Those who do not find time for exercise will have to find time for illness. - Earl of Derby

Sunday, September 18, 2011

Assignment 1: Summarizing Ch. 1-3

As college students, we want to be a physically educated person. In Chapter one the book defines a physically educated person as someone who consists of many things; lives a physically active lifestyle, uses concepts and principles to help the learning and development of motor skills, and uses their knowledge and involvement in physical activity too show enjoyment, challenge, self-expression/ and social interaction (5). There are National Standards for Physical Education and these standards include Content Standards, Performance Standards, and Performance Benchmarks. Figure 1.1(5) shows how each of these all relate to each other. Content Standard is what the student is expected as a physically educated person, Performance Standard is what this student should achieve as a physically educated person, and Performance Benchmark is a certain behavior that shows the progress that student is making towards the goals expected (5). Having National Standards for Physical Education is important because you need guidelines that enforce Physical Educators across the nation to teach our youth about how to become and stay physically active throughout their lives.
Chapter two talks about the factors of health that affect our children and their motor development. Factors that affect Childhood include things such as nutrition, physically activity, illness, and lifestyle (33).  Nutrition is especially important in your life because even if you stay physically active, your food choices can distinguish how healthy you really are. All of these factors affect one another, and depend on one another. Furthermore, chapter two discusses the development of a child's motor development. The book defines development in a child "as an upward process leading toward increased capabilities"(38). Table 2.1- Sequence of emergence of selected locomotor, manipulative, and stability abilities"(38) describes and lists movement patterns and different abliities of the movements listed. The table also lists the ages that these movements should happen.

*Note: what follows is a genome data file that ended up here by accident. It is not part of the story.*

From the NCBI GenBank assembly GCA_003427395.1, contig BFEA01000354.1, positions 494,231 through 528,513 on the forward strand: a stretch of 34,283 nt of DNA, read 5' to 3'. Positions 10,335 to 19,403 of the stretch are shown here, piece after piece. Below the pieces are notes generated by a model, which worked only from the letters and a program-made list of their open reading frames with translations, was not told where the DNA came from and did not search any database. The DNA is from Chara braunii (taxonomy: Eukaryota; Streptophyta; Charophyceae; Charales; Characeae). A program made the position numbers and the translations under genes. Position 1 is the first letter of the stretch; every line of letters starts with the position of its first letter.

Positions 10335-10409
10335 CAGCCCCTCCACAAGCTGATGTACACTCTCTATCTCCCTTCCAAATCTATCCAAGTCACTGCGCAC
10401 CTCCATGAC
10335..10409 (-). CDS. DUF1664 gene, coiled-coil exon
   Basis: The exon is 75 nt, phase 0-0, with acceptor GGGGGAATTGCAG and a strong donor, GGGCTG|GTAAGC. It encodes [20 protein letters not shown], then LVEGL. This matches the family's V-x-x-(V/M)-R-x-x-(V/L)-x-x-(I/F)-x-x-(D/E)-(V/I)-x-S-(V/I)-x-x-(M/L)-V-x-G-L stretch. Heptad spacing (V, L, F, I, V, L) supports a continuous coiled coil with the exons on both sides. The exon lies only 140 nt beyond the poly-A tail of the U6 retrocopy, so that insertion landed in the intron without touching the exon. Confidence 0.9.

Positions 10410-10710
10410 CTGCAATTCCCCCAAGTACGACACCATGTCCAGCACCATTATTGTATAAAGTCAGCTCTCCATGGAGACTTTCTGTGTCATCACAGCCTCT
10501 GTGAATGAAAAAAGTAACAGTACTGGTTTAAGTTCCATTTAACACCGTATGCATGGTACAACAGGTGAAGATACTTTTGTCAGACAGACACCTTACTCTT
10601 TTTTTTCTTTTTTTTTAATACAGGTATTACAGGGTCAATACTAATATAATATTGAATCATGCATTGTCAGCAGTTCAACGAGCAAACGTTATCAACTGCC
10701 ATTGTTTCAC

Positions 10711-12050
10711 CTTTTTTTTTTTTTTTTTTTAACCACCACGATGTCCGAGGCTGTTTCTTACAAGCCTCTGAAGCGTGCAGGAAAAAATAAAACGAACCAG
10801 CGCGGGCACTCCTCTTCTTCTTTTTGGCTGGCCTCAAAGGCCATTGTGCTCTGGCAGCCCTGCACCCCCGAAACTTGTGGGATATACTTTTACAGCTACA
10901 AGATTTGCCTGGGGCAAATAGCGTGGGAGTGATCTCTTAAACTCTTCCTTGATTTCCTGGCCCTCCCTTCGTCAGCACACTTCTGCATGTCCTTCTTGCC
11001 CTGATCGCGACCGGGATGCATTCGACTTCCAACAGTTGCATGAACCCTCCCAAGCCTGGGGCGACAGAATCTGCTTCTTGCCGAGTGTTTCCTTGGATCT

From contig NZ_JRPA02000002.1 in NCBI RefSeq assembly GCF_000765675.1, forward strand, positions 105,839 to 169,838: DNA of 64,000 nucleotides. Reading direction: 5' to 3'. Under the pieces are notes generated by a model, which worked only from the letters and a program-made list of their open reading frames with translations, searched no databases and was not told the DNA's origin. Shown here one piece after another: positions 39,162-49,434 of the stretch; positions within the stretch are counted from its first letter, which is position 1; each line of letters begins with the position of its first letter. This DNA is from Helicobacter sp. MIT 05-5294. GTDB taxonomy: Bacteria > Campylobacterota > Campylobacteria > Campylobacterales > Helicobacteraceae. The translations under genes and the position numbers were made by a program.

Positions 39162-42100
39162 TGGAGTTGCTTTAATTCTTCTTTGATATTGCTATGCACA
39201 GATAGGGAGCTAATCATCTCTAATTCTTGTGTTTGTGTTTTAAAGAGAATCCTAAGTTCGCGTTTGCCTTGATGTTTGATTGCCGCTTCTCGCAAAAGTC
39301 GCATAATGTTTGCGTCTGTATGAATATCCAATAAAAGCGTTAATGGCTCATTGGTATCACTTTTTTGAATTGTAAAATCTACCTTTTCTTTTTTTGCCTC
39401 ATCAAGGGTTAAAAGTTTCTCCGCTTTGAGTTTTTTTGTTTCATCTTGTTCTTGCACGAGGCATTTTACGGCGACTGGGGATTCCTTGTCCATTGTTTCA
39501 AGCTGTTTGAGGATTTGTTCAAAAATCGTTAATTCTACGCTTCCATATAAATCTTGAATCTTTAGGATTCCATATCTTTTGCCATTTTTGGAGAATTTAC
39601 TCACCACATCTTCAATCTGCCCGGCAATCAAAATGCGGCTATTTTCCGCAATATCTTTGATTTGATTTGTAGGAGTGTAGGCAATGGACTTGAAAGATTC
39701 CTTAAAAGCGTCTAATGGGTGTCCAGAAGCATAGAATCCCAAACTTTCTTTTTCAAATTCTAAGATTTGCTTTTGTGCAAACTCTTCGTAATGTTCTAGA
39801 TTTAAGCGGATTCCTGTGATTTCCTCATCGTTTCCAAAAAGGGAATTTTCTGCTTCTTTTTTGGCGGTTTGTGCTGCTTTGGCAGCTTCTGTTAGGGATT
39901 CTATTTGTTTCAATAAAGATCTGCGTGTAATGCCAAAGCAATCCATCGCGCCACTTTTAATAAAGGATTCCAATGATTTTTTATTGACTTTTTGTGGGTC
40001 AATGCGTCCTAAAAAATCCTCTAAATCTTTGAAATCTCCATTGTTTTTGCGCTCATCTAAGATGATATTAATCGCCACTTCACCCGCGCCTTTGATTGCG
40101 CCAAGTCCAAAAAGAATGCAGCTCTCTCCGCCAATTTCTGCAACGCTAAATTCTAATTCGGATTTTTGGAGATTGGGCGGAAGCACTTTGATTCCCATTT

Chapter three talks about fundamental movement skills, and the three categories that consist of these skills. The three movement skills are stability, locomotor, and manipulative. Stability movement skills form the basis of locomotor and manipulative skills because every movement has to involve some element of stability (53). Stability movement skills “are skills in which the body remains in place but moves around its horizontal or vertical axis” (53). Some examples of stability movements are balancing, twisting and stretching. Locomotor movement skills are movements in which the body moves horizontally or vertically from one place to the next (56). Some of these examples are walking,  running and climbing. Lastly, manipulative movement skills are either gross motor manipulative or fine motor manipulation; movements that consist of force-to-force objects to object-handling activities that consist of precision accuracy, and accuracy movements to motor control, respectively (57). Some of these examples are throwing/catching and kicking. 
All of these factors mentioned above are important to our profession and most importantly the health of our students. Through fundamental skill development and assessment you have the capability of creating a healthy and physically active foundation for a child that remains throughout their entire life.

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